Length 20-30 mm. Britain’s largest wasp, it is most distinctive with its brown and yellow colouration. The eyes are large and C-shaped, and they also have three simple eyes (ocelli) in the centre of their forehead between the main eyes.
Hornets are characterised as aggressive insects, and although due to their large size they can appear fearsome, they are less aggressive and less likely to sting than the average wasp. But their sting can be quite painful if they are provoked or especially if their nest is threatened. The nest is made from chewed wood and is paper-like, and are found in tree hollows, chimneys or wall cavities. Hornets are carnivores and predate on many garden pests, but they can also destroy honeybee hives.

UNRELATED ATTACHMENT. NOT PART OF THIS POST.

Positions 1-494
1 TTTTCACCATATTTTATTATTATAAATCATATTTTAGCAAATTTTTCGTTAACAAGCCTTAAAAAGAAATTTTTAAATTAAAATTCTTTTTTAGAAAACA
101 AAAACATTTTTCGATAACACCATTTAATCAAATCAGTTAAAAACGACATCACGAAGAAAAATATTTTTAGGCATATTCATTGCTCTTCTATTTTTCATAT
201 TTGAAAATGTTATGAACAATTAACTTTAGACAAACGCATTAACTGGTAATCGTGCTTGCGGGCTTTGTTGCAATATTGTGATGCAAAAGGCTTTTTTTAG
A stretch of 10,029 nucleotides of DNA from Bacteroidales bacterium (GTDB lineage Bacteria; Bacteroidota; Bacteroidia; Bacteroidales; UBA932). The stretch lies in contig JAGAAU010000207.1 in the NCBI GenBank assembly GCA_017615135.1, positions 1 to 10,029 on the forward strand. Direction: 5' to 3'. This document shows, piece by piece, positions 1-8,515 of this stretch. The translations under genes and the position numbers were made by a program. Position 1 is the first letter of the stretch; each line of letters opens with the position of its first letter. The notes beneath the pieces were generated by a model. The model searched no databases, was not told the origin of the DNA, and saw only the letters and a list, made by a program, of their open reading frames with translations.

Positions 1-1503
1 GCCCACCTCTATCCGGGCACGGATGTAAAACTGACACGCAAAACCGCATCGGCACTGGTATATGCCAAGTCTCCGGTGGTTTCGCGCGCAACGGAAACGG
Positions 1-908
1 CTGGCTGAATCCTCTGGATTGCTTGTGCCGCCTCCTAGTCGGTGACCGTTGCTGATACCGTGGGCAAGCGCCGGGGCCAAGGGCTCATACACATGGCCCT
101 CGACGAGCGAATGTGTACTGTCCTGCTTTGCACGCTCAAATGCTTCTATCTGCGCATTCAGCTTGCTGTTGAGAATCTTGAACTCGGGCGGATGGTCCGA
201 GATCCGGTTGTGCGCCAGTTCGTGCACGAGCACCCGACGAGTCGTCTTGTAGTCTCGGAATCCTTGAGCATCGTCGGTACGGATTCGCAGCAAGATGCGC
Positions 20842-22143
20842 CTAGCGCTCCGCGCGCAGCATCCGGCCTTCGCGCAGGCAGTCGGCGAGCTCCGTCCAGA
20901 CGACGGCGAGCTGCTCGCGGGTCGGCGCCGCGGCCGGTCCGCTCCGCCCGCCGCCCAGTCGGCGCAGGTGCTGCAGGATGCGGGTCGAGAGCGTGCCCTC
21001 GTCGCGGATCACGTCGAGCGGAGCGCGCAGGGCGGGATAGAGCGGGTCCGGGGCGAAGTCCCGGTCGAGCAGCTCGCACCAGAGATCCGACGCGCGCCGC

Feeds on spiders, other social wasps, honey bees, flies, butterflies and moths, as does it forage by moonlight. It often takes them whilst they are feeding on flowers.
Seen spring and summer, and through into autumn until the frosts set in which kill them all off except the young queens which survive the winter hibernating in sheds or tree hollows. Found in woods, parks and gardens. Attracted to light. Quite uncommon, but widespread in the south and centre of England and most of Wales, scarce or absent elsewhere.
Class Insecta (Insects)
Order Hymenoptera (Ants, Bees, Wasps & Sawflies)
Family Vespidae (Social Wasps)
Species Vespa crabro Linnaeus, 1758
Photos: Attracted to moth trap light, back garden, South Staffordshire 24th September 2017. © Peter Hillman